Yet while the book was presented as a celebration of Slovakia, described in the introduction as ‘a wonderful old chest filled with precious goods’ (p. 10), the project could, indeed, be seen to entail as much the idea of Columbus the conqueror, as of Columbus the romantic adventurer alluded to on the book’s first pages. The further east the narrative moves, the further we appear to be removed from modern civilisation, entering, it seems, an untouched land of noble savages. While Czechoslovakia, or the Czech lands of Bohemia and Moravia to the west, are rarely mentioned in the publication, the book nonetheless implies that they represent the civilised and modern part of the country, while the east is a place lost in time.
Rochowanski and Austro-Czechoslovak cultural relations
Though he has largely fallen into oblivion today, Rochowanski, who set up the project and wrote its narrative, was a well-known journalist and writer in interwar Vienna. Born in Silesian Zuckermantel / Zlaté hory, he had moved to Vienna for university study like so many other aspiring young men from the Habsburg provinces of his generation. Even though he initially studied law, his interest soon turned to culture. Starting out as a writer for the Illustrirtes Wiener Extrablatt in 1913, Rochowanski forged contacts at Vienna’s School of Applied Arts, where he took art lessons from Franz Cižek (1865-1946), and exhibited paintings as part of the Viennese Kineticist movement. He also became the group’s main theoretician, publishing The Will to Shape Time in the Applied Arts in 1922, which was the first extensive survey of contemporary works from the School of Applied Art in the new republic.
In line with the Kineticist group’s focus on the depiction of movement, Rochowanski developed an interest in modern dance, film and photography, which he discussed and reviewed for society magazines like Die Bühne, and as Vienna correspondent for the Prager Presse, a progressive German-language publication in the Czechoslovak capital. Rochowanski’s interest in modern architecture also led his attention to Brno, where he was in contact with the architects Bohuslav Fuchs (1895-1972) and Ernst Wiesner (1890-1971) in the late 1920s. In 1928, he also organised an exhibition of modern Austrian arts in Bratislava, in the process of which he first developed his intentions of writing about modern Czechoslovak culture.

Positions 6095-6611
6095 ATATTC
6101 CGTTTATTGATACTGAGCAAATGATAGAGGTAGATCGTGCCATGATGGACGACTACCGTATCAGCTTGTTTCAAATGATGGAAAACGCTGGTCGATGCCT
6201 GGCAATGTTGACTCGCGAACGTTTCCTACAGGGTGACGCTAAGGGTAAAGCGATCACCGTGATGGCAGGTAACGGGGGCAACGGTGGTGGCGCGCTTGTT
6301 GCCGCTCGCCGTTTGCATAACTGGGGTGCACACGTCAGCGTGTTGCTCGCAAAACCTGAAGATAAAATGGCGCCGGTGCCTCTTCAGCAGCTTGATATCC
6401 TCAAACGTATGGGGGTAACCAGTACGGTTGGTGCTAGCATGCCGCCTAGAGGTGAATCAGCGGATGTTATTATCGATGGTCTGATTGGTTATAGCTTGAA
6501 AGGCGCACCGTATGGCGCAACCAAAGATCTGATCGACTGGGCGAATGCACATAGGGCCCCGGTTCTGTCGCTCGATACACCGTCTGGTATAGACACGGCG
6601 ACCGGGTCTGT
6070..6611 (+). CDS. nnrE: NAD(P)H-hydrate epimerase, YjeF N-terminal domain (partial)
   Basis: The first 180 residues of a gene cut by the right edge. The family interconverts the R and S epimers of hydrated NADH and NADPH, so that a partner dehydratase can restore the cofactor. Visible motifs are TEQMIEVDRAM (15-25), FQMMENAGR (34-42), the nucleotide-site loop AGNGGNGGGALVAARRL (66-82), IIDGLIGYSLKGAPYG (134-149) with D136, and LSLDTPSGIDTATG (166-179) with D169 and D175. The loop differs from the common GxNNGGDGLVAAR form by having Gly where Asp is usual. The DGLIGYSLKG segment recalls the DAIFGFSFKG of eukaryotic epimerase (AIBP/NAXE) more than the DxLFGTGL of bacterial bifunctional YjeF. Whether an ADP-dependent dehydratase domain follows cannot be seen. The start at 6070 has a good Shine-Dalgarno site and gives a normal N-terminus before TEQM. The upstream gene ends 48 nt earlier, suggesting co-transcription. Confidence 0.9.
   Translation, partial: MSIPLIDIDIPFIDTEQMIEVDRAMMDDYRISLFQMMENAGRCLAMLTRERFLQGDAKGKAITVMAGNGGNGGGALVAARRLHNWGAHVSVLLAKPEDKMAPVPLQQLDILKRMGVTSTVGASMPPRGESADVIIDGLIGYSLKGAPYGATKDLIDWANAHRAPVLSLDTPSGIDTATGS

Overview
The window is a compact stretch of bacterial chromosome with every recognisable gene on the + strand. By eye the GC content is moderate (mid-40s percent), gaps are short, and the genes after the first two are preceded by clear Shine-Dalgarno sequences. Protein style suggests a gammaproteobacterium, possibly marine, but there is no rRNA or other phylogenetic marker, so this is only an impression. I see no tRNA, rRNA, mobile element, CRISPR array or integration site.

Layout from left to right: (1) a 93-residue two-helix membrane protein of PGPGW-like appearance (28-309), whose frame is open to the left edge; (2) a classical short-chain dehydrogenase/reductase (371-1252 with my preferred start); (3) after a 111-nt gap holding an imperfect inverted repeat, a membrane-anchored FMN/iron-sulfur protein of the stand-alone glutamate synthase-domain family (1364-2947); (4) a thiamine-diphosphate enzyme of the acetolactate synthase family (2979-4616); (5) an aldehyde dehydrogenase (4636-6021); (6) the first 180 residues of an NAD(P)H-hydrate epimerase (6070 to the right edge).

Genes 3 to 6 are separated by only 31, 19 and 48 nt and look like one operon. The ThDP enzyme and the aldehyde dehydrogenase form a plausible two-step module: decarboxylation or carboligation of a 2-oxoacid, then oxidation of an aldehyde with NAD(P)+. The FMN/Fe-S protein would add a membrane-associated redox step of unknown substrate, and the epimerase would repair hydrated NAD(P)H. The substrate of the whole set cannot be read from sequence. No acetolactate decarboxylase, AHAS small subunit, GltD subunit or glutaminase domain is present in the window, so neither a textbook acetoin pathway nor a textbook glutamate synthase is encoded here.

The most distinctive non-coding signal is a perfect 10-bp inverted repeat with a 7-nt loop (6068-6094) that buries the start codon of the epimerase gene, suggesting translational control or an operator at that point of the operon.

The idea of creating a publication that promoted Slovakia was born in 1932. It emerged out of discussions with Vydra and Plicka, and was motivated, not least, by their links to the Chamber of Commerce and the Matica slovenská. In this respect, the commercial aspects of the publication were two-fold: aside from its aim of bringing foreign tourists to the region, Columbus in der Slovakei also advertised the quality of Slovak art and craftwork, for which the book itself served as an example. Bound, as the reader is told, in linen from the northern region of Orava, known for its linen-industry, the bookmarks are decorated with Slovak ornament and the cover adorned by a busy woodcut by Alfred Soulek, a Bratislava architect working in Vienna. Even before the title page, a quotation and photograph of Tomáš G. Masaryk in conversation with women in traditional dress open the journey: ‘In its primitive forms, the Slovak people has shown much inventiveness, in song and in architecture, in painting, in wood carving and ceramics… we can expect great things from it.’
Exploring with Columbus
Even though the initial focus on Bratislava offers a different image at first, including a section in which the narrator takes a walk along newly-built family homes, admiring the modern architecture, attention soon turns towards rural folk art. Coincidentally, it does so at one of Slovakia’s most modern institutions, the ŠUR, where the narrator and his ‘foreign guest’ visit Vydra. Portrayed as an ethnologist, pedagogue, and expert on Slovakia, Vydra takes a map and explains, ‘soon you will feel that Slovak art is under the influence of eastern Europe. This is why it is so different from Czech art, which is much more western European’ (p. 107). With Vydra’s elaborations as a guideline, the travellers set out to see the country. While moving from town to town, the narrator follows and observes different people going about their daily lives, including Sunday festivities in Svatý Jur, a ‘gypsy looking for a wedding suit’ in Košice, a little boy carrying bread ‘bigger than himself’ in Horvatský Grob. Occasionally, the travellers engage in chats with villagers, and Rochowanski links the different locations of the journey through their myths, folk tales and legends. Slovak country folk, who make up almost all of the Slovaks encountered on the journey, are thus presented as kind and simple people and the interactions with them often resemble those of a benevolent father (the narrator) with an enthusiastic child. Thus, while the book’s title is explained in reference to the traveller’s quest for discovery in the introduction, the presentation of Slovakia’s rural population, their costumes, festivities and lifestyle inevitably also evokes comparison to ethnographic surveys of native people in overseas explorations.